Liberalizing Lynching: Building a New Racialized State

Hardcover | November 16, 2015

byDaniel Kato

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In spite of America's identity as a liberal democracy, the vile act of lynching happened frequently in the Southern United States over the course of the nation's history. Indeed, lynchings were very public events, and were even advertised in newspapers, begging the question of how such abrazen disregard for the law could have occurred so freely and openly. Liberalizing Lynching: Building a New Racialized State seeks to explain the seemingly paradoxical relationship between the American liberal regime and the illiberal act of lynching. Drawing on legal cases, congressional documents, presidential correspondence, and newspaper reports, Daniel Katoexplores the federal government's pattern of non-intervention regarding lynchings of African Americans from the late nineteenth century through the 1960s. Although popular belief holds that the federal government was unable to address racial violence in the South, this book argues that the actionsand decisions of the federal government from the 1870s through the 1960s reveal that federal inaction was not primarily a consequence of institutional or legal incapacities, but rather a decision that was supported and maintained by all three branches of the federal government. Inaction stemmed fromthe decision not to intervene, not the powerlessness of the federal government. To cement his argument, Kato develops the theory of constitutional anarchy, which crystallizes the ways in which federal government had the capacity to intervene, yet relinquished its responsibility while nonetheless maintaining authority. A bold challenge to conventional knowledge about lynching,Liberalizing Lynching will serve as a useful tool for students and scholars of political science, legal history, and African American studies.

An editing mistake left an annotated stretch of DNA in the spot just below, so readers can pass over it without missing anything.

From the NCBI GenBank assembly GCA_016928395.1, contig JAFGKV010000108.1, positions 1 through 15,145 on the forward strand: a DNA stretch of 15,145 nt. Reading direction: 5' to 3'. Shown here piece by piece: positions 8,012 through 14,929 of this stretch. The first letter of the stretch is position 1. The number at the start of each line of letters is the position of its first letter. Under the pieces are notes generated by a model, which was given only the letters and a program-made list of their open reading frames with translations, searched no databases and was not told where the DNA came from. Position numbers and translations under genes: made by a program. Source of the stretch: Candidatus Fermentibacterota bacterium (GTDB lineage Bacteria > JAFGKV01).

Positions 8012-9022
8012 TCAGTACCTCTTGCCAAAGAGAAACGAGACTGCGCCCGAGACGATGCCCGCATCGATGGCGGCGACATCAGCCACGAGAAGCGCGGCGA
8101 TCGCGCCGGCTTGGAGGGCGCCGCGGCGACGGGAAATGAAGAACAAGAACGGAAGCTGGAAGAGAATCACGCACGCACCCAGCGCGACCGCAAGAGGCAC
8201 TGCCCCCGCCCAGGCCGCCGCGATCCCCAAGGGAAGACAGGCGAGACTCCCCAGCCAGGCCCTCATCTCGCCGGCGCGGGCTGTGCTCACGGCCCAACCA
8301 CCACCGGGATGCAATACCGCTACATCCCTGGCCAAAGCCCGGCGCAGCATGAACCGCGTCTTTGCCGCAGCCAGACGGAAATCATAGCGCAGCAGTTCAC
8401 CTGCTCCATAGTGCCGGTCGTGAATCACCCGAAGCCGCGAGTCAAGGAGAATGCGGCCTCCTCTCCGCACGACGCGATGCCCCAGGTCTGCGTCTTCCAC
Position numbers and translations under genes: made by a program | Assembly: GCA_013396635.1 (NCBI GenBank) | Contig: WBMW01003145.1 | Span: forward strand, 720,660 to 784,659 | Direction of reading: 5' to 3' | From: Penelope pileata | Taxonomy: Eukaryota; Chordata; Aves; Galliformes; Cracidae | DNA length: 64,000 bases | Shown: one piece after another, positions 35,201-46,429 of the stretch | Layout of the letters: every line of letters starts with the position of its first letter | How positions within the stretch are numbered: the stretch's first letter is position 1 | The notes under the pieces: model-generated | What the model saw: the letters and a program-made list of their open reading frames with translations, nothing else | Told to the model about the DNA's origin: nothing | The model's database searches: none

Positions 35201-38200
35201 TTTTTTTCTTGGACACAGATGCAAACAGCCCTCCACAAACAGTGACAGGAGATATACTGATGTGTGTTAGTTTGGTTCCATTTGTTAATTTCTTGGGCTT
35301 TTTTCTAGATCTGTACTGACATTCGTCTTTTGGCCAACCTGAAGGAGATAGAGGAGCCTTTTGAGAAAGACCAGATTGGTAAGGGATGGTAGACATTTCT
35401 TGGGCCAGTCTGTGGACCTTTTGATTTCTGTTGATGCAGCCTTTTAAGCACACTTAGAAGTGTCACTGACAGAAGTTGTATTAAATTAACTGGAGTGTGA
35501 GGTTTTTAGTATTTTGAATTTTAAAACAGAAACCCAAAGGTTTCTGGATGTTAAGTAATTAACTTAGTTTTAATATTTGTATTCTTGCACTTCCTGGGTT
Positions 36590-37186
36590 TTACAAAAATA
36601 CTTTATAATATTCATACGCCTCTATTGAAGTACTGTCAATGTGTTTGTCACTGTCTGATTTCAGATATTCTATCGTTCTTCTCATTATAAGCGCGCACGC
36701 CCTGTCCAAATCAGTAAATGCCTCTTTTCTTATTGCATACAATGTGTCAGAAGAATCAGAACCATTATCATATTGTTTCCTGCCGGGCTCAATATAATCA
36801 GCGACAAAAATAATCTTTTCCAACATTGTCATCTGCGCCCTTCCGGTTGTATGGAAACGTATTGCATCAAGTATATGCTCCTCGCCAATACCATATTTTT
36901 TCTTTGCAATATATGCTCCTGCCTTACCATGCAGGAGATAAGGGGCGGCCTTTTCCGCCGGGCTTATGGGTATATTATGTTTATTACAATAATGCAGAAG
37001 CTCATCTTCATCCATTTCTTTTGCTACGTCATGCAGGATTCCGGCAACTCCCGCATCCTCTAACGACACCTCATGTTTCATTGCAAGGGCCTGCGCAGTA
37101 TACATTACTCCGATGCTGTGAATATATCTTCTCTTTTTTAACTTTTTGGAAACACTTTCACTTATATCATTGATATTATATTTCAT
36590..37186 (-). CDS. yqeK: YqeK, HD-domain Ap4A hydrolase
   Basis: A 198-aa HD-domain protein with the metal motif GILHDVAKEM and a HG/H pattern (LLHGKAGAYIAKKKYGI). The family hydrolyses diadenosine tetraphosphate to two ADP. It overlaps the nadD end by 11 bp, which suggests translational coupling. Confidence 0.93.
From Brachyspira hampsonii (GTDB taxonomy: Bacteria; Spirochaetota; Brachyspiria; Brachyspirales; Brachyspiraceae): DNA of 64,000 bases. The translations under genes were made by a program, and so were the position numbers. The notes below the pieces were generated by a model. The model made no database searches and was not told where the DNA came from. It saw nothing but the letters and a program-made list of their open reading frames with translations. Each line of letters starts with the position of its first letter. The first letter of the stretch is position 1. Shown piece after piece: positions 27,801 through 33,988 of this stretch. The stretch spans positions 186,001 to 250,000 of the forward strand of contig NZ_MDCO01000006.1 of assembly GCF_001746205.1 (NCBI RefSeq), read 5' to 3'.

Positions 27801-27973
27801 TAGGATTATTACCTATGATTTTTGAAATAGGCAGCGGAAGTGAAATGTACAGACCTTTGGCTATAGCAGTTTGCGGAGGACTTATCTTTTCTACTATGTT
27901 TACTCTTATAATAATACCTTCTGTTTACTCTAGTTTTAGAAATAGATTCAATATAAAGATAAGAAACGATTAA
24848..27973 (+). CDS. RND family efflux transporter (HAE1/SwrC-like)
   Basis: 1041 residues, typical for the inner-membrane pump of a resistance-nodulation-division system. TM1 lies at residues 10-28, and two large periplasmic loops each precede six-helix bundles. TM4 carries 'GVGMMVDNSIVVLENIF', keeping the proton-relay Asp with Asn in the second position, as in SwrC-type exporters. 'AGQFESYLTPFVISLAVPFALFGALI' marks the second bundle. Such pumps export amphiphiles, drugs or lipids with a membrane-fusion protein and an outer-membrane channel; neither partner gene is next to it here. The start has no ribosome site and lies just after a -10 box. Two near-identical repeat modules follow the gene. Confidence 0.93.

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In spite of America's identity as a liberal democracy, the vile act of lynching happened frequently in the Southern United States over the course of the nation's history. Indeed, lynchings were very public events, and were even advertised in newspapers, begging the question of how such abrazen disregard for the law could have occurred ...

Daniel Kato is term professor of Political Science at Barnard College.
Format:HardcoverDimensions:232 pages, 9.21 × 6.3 × 0.79 inPublished:November 16, 2015Publisher:Oxford University PressLanguage:English

The following ISBNs are associated with this title:

ISBN - 10:0190232579

ISBN - 13:9780190232573

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Table of Contents

1. The Strange Career of Lynching2. Strengthening the Weak State3. The Tragic Legality of Racial Violence4. Constitutional Anarchy: 1883-19665. Bringing Constitutional Anarchy to an EndConclusion

Editorial Reviews

"Using the case of lynchings of African Americans - a crime that legally had no perpetrators, yet claimed thousands of victims - Kato powerfully argues that far from being unable to act against lynching, the federal government actively chose to not act. Kato employs the theory of'constitutional anarchy' to trace how the different branches of the federal government allowed this domestic terrorism to occur. In the wake of recent deaths of unarmed African American citizens at the hands of the police, what recourse do the people have? Kato offers a sobering look at thewillingness of the American state to protect all of its citizens." --Kimberley S. Johnson, Barnard College, and author of Reforming Jim Crow: Southern Politics and State in the Age before Brown